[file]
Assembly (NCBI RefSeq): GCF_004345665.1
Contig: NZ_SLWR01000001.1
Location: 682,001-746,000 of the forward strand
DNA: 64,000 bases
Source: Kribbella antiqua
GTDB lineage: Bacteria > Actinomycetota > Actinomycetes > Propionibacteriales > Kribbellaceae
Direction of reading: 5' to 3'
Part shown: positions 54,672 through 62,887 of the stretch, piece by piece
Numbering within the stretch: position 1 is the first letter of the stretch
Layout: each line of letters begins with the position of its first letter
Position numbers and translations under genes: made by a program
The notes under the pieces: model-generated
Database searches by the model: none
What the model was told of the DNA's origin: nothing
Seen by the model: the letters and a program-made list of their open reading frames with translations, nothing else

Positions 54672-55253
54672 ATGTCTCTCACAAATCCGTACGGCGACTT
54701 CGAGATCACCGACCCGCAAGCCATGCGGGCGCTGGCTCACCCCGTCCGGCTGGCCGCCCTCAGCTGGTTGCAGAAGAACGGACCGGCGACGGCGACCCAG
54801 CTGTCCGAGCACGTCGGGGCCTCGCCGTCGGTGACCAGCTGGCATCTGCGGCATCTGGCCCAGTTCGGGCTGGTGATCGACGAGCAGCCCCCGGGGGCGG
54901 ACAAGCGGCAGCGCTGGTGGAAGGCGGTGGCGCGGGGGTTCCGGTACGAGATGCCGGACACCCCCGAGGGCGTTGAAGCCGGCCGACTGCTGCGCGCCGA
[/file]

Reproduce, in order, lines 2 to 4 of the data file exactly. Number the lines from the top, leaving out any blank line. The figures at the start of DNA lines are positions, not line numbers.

Contig: NZ_SLWR01000001.1
Location: 682,001-746,000 of the forward strand
DNA: 64,000 bases